What's worse than the surgeons taking advantage of you will be your fellow anesthesia colleagues doing the same. Everybody knows that when you start in a new group, you want to be known as the team player. You don't want to rock the boat and make any sorts of demands that will stigmatize you for as long as you work there. Every new anesthesiologist is so insecure that he will do virtually anything if asked by one of his more senior partners. Within days of getting your call schedule, your phone will be ringing off the hook from your fellow anesthesiologists asking to trade calls, usually for a weekend or holiday call. Some may even ask you, ever so slyly, if you could simply just take his call that night because he suddenly "remembered" he had a family event planned and can't be at the hospital. Not wanting to appear to be difficult, and hoping this little favor will grant you more job security, you will bite your tongue and agree to take it. Of course this tiny act of kindness is quickly forgotten by the other person and your job security is no better off than it was before.
You will also quickly understand what it means to have patients get dumped on you. As an eager, indebted physician, the entire OR knows that you are hungry for work and money. Therefore don't be surprised when another anesthesiologist asks you to do his last case for him since he says he doesn't want to stay late. Thinking that you could use a few bucks, you quickly agree. Then you see the patient that rolls into the preop holding: 78 years old with CHF, ejection fraction of 20%, morbid obesity, diabetes, hypertension, renal insufficiency, hemoglobin of 8, for an exploratory laparotomy for small bowel obstruction. You curse under your breath that no amount of money is worth this medical risk. But since you have already agreed to do it you bite the bullet and do the best you can with what modern anesthesia has to offer you. You notch it up as one more scar on your way to becoming a seasoned, respected anesthesiologist.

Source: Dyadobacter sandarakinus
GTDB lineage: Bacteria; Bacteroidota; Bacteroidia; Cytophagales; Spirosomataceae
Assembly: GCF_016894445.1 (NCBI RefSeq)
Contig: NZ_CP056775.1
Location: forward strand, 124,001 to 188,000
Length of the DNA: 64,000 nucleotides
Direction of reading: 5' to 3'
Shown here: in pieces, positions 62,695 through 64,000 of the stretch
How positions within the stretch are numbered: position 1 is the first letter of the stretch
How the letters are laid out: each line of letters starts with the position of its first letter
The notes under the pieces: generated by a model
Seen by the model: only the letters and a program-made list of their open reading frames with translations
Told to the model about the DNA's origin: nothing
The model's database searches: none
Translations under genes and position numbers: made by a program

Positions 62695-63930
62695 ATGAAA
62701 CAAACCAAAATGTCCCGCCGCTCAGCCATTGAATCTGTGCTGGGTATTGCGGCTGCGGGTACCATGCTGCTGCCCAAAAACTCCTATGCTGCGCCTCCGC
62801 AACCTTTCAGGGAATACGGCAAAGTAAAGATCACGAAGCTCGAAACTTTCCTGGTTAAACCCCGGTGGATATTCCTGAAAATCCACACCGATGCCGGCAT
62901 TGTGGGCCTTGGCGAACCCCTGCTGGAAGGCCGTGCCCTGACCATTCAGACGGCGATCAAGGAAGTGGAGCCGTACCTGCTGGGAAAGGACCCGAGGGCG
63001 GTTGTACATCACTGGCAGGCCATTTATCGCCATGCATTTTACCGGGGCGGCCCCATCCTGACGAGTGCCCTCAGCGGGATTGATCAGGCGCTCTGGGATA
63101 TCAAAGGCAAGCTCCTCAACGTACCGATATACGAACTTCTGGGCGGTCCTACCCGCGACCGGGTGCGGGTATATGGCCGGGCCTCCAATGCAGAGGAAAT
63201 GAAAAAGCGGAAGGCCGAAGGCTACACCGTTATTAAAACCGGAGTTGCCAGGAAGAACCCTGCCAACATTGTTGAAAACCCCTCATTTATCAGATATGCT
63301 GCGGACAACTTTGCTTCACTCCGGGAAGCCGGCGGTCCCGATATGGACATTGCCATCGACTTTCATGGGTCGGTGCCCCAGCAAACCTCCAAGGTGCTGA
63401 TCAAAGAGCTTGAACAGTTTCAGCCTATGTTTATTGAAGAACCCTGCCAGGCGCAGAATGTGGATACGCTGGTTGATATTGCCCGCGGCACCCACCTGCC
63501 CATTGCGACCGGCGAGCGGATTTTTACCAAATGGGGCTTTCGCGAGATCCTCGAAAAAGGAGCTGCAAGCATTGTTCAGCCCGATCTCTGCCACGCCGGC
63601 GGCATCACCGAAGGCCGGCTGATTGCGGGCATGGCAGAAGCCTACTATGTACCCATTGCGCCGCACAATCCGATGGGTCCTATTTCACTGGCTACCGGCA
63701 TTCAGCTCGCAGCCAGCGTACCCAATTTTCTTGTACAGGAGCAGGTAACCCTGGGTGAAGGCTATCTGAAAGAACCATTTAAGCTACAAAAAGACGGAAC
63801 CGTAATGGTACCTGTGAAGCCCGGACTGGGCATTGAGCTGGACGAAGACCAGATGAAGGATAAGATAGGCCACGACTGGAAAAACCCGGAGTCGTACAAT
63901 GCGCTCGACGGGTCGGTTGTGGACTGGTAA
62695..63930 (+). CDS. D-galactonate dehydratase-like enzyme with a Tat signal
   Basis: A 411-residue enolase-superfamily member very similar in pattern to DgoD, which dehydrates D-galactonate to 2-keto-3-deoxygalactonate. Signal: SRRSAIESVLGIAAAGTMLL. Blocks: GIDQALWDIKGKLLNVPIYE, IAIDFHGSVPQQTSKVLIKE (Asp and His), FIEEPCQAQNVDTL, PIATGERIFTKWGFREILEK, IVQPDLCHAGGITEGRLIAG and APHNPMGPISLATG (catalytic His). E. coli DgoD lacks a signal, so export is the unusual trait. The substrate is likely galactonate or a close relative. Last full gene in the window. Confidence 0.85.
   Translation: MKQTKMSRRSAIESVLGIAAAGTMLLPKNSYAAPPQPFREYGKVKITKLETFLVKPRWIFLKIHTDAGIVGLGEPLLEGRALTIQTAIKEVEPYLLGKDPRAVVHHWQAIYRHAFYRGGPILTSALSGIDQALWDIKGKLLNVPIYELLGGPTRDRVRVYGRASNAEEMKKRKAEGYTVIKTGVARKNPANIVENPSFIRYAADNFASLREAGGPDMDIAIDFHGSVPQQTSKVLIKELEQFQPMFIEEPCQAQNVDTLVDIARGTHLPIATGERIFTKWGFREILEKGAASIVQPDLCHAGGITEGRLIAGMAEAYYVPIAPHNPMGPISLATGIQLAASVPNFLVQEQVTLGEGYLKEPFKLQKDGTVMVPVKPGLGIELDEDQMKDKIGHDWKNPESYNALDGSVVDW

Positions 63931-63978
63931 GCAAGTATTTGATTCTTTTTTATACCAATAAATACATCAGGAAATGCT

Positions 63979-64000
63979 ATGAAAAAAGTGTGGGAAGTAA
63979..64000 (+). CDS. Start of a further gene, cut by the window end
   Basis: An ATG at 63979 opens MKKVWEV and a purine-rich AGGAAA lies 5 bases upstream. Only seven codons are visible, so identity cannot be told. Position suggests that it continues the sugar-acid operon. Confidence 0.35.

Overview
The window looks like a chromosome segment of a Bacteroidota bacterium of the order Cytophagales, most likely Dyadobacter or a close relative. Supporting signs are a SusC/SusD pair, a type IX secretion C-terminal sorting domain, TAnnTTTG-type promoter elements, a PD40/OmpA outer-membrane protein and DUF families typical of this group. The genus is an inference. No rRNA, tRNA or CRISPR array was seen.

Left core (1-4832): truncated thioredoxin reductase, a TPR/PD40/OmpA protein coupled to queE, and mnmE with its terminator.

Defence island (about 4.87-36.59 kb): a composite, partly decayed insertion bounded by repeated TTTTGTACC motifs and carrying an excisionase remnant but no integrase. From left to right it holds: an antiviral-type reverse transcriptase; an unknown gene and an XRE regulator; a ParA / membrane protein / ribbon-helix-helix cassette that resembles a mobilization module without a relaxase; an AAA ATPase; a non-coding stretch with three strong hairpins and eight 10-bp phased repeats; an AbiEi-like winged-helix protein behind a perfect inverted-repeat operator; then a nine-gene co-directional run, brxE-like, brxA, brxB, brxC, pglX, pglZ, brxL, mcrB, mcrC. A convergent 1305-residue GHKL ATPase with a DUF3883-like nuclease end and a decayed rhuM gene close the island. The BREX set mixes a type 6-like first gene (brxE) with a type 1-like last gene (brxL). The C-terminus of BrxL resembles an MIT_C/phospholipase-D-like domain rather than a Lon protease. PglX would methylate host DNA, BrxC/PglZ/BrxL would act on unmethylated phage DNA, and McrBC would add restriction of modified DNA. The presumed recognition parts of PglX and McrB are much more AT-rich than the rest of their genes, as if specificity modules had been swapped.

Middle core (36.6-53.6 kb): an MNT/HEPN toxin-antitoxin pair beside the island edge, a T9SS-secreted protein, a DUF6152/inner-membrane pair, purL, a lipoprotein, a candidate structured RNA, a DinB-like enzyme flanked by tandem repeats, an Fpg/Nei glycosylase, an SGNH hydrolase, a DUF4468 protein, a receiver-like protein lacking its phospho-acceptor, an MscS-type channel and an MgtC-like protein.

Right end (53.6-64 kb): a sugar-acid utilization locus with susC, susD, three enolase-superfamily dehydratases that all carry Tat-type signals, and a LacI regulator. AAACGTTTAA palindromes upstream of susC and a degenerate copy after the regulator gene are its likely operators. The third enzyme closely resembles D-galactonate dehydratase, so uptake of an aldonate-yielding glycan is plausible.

So enjoy your last few weeks of residency while you still have the chance. You are currently at the pinnacle of your medical career for the next few years. You may strut around the OR's like you're the second coming of Ralph Waters, but in the next few months you will get beaten down until you barely know which direction of the epidural needle is up. You will question everything that has been taught to you in the last three years. Not until you have answered all these internal doubts will you at last truly be known as an equal partner in your department. Or until the next year's class shows up.
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This is funny and hits close to home! Even though I'm not an anesthesia doc, when I first started working at a peds clinic, I would often make what I thought were innocent-enough suggestions to parents re their child's health. i'd often get met with a raised eyebrow and an "Oh, are you a parent?" Sometimes I lied.ReplyDelete
One time, I said, yes. The woman immediately responded, "what's your child's name?"
Caught off guard, I replied "Umm, Wilma." She said, "Oh, you mean, like my name?" I was holding her chart in my hand (I changed the name for this story). I think it was abundantly clear I had lied but she had the tact not to call me on it.
Every so often, other doctors at the practice would tell me, "Oh, one of your patients came in. They asked how your son is doing." Oh, sweet, sweet lies.